If you do any amount of PowerShell scripting you have most likely heard about Visual Studio Code. This is a free cross-platform light-weight editor from Microsoft. VS Code supports multiple languages and is extensible. I’ve tried different versions since it was first released but never found a reason to jump from the PowerShell ISE. For my purposes the ISE works just fine plus I’ve customized it so much that it would be hard to abandon. But there is a new version of VS Code that is at least making it more tempting.
Without a doubt the PowerShell Deep Dive conference was one of the best meetings I’ve ever attended and I wanted to share one tidbit I came away with that I find immensely useful and never knew. During one of Bruce Payette’s talks he tossed out, practically as an aside, a reference to searching command line history with the # character. What!!???
I never heard of this and it is very slick. From the command prompt (either the console or ISE) enter the # character followed by whatever part of a previous command you remember. It does not have to be the start of the command, it can be any part of it. Then press TAB. PowerShell will search your history buffer and return the first match. If there are multiple matches you can keep pressing TAB to cycle through them. Awesome! The beauty for me is that it just brings the command back to the prompt so you can edit it.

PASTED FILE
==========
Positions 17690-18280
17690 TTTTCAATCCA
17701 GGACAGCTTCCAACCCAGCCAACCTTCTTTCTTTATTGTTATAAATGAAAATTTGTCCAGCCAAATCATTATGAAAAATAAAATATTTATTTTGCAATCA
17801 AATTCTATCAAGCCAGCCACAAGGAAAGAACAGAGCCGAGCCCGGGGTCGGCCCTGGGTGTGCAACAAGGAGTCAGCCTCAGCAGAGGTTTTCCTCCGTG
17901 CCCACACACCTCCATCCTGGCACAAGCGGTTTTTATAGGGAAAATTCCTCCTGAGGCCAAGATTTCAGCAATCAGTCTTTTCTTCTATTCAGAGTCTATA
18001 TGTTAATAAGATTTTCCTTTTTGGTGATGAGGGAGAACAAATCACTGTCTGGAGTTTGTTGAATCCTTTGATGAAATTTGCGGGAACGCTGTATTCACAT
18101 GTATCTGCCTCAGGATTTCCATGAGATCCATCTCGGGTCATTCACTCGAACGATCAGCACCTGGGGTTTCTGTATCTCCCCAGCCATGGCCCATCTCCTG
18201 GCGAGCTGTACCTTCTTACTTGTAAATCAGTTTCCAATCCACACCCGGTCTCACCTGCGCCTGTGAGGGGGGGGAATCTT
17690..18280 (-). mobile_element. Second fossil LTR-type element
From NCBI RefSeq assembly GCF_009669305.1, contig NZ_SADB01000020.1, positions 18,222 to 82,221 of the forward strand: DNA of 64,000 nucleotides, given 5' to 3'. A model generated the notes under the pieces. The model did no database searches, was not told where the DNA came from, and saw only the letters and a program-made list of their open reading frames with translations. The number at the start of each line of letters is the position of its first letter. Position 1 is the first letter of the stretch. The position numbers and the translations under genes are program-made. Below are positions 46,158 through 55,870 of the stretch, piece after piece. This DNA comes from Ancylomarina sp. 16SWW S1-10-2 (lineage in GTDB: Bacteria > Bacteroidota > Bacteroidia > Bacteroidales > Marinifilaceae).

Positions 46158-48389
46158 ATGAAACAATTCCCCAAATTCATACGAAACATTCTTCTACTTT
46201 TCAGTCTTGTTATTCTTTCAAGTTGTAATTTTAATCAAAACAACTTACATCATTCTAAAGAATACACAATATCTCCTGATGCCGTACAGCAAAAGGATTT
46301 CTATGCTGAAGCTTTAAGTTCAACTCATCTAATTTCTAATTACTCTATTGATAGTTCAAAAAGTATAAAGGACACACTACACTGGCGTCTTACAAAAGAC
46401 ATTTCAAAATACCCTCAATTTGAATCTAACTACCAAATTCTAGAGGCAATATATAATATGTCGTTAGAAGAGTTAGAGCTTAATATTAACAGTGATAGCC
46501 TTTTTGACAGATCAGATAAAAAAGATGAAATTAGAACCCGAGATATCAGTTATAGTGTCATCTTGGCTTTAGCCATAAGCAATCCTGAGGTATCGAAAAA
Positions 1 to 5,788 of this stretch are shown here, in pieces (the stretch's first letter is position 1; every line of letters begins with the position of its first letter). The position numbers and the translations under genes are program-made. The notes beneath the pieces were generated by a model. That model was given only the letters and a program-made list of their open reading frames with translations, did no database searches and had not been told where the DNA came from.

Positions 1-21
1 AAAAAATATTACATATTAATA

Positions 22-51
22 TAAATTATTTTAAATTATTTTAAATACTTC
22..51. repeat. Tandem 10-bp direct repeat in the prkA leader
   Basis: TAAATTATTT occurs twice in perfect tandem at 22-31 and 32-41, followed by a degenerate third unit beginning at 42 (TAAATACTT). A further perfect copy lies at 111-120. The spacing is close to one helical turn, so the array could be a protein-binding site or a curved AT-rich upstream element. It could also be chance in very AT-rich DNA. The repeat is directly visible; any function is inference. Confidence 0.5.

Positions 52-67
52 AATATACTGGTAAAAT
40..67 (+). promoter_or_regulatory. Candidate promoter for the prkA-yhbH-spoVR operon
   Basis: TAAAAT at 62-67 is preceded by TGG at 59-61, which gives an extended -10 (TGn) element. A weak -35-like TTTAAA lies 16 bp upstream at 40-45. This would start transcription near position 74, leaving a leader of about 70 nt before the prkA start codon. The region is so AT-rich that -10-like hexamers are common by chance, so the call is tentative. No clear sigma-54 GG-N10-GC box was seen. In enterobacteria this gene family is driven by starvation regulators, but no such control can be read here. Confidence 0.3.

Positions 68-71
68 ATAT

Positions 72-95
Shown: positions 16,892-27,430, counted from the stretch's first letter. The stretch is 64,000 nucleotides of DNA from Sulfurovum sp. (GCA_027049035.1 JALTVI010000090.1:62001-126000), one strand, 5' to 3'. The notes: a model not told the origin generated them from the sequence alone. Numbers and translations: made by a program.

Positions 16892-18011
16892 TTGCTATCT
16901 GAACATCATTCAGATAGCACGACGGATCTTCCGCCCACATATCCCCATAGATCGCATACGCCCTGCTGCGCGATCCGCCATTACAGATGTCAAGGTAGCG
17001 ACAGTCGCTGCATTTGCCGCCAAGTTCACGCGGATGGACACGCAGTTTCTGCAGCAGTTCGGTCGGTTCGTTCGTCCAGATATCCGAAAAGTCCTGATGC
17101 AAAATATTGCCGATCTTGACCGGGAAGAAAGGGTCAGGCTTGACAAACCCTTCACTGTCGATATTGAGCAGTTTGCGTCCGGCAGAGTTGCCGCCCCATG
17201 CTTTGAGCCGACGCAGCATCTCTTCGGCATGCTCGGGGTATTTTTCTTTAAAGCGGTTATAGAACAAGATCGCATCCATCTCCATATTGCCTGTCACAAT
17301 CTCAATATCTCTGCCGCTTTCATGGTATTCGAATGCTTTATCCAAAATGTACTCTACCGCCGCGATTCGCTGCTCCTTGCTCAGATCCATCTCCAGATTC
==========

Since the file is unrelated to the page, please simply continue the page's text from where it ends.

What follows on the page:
Thank you Bruce!
Last week a question came across my email about how to find out where a variable came from. I thought this was a great question because I’ve run into this scenario as well. I see a variable but don’t recall what command I typed to create it. What I need is an easy way to find the command so I made a tool. Continue reading
Whenever I teach or speak about PowerShell, a recurring mantra is that there is no difference between running a PowerShell script and executing commands interactively in the shell, except that it saves you typing. You can create a PowerShell script by simply copying and pasting commands from the shell into a .PS1 text file. This means you can develop and test your script as you write it. But copying and pasting can be a pain. One alternative I have is a script to take your PowerShell history and turn it into a script file. Continue reading